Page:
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Walter Hobson, 75, 'Doctor of Dry Cleaning' was advocate for youth

Nov. 5, 1943 — Jan. 27, 2019

Walter Hobson, an Army medic who became known as the Doctor of Dry Cleaning for the 50 years he offered dry cleaning and laundry services in Buffalo, inherited his work ethic.

Mr. Hobson was raised by his grandparents, Priscilla and Raymond Hobson, who were among the first African-American landowners in Somerville, Tenn., outside Memphis. In his youth, Mr. Hobson worked on both the family farm and in the family funeral home, and Raymond Hobson impressed on his grandchildren the importance of being entrepreneurs.

"I was taught, 'Boy, get your own business,' " Mr. Hobson said in a 2003 interview with The Buffalo News.

Mr. Hobson, an Amherst resident, died Jan. 27, 2019, in Erie County Medical Center, where he had been a patient for two months. He was 75.

Mr. Hobson was born on Nov. 5, 1943, the oldest child of Parlee King and Joe Kee. He attended local schools in Somerville, and in 1962 he joined his mother in Buffalo.

He graduated from East High School in 1964, then joined the U.S. Army in 1965. He served as a medic and was stationed in Germany.

After his honorable discharge in 1967, Mr. Hobson worked as a bus driver for the Niagara Frontier Transportation Authority, saving every penny to open a business. His family said that during the 3 1/2 years he worked for the NFTA, he often slept on the bus to be there early and worked many double shifts.

His bus driving job brought him more than a nest egg. One day Mr. Hobson, distracted by a beautiful passenger he could see in his rearview mirror, had a minor fender bender. The passenger who had caught his eye, Bonnie Overholt, was taking secretarial classes, and she offered to assist him in filling out the accident paperwork. They married on March 20, 1971, in Bethel AME Church, the same year they opened their first dry cleaning and laundromat at French and Kehr streets.

To set the business apart, Mr. Hobson chose a theme that capitalized on his Army medical training, said his daughter, Peggy Turner.

"They always wore white coats, and there were signs that said things like, 'The doctor will inspect the clothing,' " she said.

Through the years, the business expanded to as many as five locations, including some drop-off shops. Today it has one central location, Hobson's One-Hour Cleaners on East Delavan Avenue.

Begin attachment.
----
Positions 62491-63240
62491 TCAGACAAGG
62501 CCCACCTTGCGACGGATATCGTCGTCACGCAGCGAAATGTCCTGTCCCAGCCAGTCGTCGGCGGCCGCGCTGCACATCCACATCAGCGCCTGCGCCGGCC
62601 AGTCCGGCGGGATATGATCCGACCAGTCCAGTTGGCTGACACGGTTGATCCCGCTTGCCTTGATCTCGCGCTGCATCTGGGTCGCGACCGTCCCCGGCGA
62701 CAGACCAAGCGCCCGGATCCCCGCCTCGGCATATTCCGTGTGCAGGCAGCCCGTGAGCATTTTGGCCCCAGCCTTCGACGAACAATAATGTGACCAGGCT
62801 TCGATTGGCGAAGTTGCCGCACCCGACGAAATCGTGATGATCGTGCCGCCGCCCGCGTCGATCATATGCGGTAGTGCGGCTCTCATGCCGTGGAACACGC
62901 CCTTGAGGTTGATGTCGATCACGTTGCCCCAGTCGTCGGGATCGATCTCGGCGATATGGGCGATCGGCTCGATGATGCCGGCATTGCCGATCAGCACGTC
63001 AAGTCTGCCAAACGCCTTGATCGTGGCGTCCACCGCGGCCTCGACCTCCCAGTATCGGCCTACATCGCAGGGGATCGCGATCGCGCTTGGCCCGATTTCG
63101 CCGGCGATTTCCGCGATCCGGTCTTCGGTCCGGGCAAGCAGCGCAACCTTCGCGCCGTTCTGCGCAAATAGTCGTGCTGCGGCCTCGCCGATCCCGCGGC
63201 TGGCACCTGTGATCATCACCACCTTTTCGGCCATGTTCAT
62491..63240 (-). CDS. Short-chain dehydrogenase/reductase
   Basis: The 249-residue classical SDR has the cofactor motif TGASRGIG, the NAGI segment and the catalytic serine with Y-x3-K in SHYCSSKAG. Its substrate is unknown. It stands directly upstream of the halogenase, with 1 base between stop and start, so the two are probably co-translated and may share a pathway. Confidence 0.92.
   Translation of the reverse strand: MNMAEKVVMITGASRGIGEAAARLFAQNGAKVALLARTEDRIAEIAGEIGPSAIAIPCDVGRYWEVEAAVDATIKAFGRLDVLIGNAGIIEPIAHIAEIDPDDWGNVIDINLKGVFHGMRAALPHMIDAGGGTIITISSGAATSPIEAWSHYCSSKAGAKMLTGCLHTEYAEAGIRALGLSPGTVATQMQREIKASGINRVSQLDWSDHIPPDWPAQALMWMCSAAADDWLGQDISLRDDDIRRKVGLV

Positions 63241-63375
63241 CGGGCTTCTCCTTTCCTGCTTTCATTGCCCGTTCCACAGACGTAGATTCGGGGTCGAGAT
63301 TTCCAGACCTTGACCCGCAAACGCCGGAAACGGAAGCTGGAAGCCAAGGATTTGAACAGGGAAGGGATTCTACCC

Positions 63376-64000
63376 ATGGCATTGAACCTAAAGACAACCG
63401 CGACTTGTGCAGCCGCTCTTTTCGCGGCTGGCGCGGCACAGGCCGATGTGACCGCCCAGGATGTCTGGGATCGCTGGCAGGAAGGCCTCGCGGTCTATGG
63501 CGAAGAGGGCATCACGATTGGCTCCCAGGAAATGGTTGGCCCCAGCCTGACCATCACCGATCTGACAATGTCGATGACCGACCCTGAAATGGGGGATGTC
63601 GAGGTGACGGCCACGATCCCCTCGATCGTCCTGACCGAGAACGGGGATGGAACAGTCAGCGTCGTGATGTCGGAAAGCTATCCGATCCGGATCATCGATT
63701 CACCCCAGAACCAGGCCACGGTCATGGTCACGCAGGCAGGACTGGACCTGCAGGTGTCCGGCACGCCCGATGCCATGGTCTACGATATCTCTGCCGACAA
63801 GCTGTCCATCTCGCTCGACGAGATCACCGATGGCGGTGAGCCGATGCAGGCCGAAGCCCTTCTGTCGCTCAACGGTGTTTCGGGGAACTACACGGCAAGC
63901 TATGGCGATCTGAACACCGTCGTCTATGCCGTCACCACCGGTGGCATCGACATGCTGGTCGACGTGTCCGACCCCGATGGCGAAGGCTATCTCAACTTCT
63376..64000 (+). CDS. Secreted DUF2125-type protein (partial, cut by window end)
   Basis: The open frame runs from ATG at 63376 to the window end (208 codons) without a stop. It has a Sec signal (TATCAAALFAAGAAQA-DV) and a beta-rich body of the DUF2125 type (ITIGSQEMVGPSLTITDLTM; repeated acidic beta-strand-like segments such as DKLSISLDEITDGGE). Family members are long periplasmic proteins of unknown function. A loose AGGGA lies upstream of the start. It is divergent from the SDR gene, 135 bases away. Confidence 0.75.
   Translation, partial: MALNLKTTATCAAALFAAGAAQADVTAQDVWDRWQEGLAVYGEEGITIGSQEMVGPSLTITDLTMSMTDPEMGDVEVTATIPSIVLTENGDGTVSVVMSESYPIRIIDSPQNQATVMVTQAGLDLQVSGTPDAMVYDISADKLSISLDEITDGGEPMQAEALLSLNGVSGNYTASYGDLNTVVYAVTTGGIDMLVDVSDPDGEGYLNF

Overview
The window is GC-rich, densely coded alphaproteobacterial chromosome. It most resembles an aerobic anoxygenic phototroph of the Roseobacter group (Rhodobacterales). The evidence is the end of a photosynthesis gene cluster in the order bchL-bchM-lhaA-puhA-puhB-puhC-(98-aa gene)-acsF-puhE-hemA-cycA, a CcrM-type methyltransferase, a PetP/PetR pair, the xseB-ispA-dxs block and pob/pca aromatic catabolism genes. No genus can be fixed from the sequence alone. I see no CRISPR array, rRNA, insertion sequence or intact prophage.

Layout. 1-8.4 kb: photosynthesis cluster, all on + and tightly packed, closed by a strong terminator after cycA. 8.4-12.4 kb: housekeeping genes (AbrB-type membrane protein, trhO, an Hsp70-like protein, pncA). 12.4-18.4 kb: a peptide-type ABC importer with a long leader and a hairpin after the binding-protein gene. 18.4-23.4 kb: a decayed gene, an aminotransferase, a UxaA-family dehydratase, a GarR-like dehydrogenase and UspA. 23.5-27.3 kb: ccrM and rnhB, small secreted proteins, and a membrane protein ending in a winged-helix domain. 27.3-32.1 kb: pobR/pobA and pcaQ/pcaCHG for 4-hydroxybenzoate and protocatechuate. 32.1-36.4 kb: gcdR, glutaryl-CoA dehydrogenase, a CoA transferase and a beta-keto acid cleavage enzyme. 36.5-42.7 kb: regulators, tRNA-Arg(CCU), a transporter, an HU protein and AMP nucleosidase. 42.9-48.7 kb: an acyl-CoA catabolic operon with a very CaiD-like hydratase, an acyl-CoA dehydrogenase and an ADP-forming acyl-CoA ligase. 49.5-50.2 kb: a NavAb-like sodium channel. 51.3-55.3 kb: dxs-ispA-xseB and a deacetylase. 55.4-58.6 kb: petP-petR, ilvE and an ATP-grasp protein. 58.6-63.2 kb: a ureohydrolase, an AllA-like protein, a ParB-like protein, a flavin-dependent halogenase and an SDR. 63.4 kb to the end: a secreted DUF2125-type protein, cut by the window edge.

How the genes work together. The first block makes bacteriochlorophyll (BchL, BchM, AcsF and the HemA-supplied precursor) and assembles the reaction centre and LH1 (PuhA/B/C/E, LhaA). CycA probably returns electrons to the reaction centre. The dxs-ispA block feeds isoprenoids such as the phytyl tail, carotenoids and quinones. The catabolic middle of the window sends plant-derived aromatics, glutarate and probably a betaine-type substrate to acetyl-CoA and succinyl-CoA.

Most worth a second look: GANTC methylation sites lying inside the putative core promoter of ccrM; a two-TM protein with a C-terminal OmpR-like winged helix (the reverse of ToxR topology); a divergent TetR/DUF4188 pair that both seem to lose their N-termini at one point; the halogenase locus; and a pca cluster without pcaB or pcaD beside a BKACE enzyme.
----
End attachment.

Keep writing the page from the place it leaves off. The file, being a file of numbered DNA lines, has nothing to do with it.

Through the years, Mr. Hobson gave many people their first jobs, Peggy Turner said.

"It was very important for him to give back," she said. "He gave people so many chances and always tried to help."

His family said, "He believed that if you try your best and work hard at being a fair and honest person and respect the people around you, you will be blessed in return."

Through the years, "He worked from sunup until way past sundown to ensure the success of his business," his family said.

In 2003, he spoke to The News about the challenges of entrepreneurship. "I think a person has to be a workaholic to be self-employed," he said. "You have to be willing to be there 24 hours a day."

Mr. Hobson received many honors, including the 1993 Bigger and Better Business Award from the Phi Beta Sigma Fraternity and the Community Award at the 2016 Rev. Martin Luther King Jr. celebration.

Two decades ago, Mr. Hobson received a kidney donated by one of his sisters, Marie Dalton.

He was a member of Ionic Lodge 88 Prince Hall Free and Accepted Masons. He worked with local pastors and business and community leaders to mentor young people, offer them jobs and visit schools to inspire them. He supported anti-bullying, prison prevention and after-school programs.

To continue his legacy, Mr. Hobson's children established the Walter C. Hobson Community Outreach Foundation to support the education and advancement of young people in Buffalo. Contributions may be made to the foundation at 166 Defense Highway, Suite 102, Annapolis, MD 21401.

Besides his wife of almost 48 years, Bonnie Hobson, and daughter, Mr. Hobson is survived by two sons, Raymond Hobson and Elvis Duncan; a second daughter, Tina Brice; sisters Marie Dalton and Joanne Kee; a brother, Venris Brooks; and eight grandchildren.

A funeral will begin at noon Saturday in St. John Baptist Church, 184 Goodell St.

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